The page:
That's not true. It is true that you must reasonably believe
that deadly force will
be used against the occupant(s). IOW, you don't have to be acting "in response" to deadly force; responding to a credible threat of it is enough, although you might have to ultimately convince a jury, in NYS, that the threat was credible.
Would I believe, if someone were to break into my house, that he represented a credible threat of deadly force? I'd have to decide, very quickly, in that event. I can say that I wouldn't discuss my decision, whatever it might be, with the criminal, and that if I decided that the threat were credible, he might well not be able to be a witness against me, thereafter. The best thing for him would be to stay out of my house, thus not forcing me to make a snap decision.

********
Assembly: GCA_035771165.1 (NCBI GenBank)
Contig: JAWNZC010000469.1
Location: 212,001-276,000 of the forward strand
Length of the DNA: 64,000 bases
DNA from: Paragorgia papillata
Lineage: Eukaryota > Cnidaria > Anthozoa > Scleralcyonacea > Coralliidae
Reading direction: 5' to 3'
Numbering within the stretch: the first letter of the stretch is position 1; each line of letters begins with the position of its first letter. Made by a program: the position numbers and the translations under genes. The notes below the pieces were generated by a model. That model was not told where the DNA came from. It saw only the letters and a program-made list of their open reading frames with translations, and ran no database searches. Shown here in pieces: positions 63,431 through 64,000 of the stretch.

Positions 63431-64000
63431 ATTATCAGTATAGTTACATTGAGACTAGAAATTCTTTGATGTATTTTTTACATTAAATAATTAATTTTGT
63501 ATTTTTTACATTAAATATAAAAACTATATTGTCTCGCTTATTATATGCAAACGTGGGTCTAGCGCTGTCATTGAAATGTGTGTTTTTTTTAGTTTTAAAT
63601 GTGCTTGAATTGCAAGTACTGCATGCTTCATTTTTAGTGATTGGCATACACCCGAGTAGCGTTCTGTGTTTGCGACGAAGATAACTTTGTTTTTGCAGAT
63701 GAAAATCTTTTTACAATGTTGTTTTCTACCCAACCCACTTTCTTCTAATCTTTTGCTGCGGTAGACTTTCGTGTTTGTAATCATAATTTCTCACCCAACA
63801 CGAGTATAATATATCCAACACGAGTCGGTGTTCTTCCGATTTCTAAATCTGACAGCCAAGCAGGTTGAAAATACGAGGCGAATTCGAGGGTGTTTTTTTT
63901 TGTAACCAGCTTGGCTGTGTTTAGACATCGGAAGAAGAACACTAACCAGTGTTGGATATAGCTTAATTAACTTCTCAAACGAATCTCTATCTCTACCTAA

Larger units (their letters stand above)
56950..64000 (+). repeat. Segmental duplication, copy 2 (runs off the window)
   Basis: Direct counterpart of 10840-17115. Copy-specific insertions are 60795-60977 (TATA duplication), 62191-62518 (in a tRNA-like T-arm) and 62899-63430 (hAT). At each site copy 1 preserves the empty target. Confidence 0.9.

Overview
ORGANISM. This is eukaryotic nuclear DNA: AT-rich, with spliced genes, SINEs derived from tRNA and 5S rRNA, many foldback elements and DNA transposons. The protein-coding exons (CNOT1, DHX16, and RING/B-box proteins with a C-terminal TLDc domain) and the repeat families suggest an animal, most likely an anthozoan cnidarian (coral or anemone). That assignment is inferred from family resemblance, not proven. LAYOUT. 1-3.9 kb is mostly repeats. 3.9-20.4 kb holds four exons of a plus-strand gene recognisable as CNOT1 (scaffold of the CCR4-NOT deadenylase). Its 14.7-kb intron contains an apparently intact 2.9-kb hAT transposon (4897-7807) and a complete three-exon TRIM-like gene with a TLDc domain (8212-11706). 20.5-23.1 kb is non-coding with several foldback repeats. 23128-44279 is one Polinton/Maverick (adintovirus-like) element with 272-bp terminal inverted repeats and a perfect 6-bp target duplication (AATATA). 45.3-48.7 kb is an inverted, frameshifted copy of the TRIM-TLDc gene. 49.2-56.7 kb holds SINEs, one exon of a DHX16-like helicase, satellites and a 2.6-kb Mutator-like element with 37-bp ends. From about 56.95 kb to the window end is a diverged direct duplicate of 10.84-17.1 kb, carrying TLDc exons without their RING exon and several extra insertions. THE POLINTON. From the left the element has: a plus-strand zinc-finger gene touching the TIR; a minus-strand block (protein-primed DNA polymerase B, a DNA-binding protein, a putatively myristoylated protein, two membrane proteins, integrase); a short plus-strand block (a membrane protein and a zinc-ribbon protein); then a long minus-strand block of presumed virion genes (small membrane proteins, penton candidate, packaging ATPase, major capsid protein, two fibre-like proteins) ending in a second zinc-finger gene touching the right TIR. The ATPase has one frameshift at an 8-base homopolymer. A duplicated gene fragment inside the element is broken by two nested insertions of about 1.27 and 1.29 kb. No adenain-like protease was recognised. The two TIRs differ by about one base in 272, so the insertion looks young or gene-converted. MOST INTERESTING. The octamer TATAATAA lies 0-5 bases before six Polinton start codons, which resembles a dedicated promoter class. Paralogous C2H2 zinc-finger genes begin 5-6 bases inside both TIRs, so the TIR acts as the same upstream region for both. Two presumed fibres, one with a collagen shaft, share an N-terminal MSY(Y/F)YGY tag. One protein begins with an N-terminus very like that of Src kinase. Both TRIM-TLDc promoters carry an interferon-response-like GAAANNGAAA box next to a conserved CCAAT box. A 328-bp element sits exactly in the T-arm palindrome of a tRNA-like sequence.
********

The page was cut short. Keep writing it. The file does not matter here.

Or, he could just shine a flashlight on himself, to help me know that he's not armed. He probably wouldn't, though, because he wouldn't be breaking into my house to be of help to me.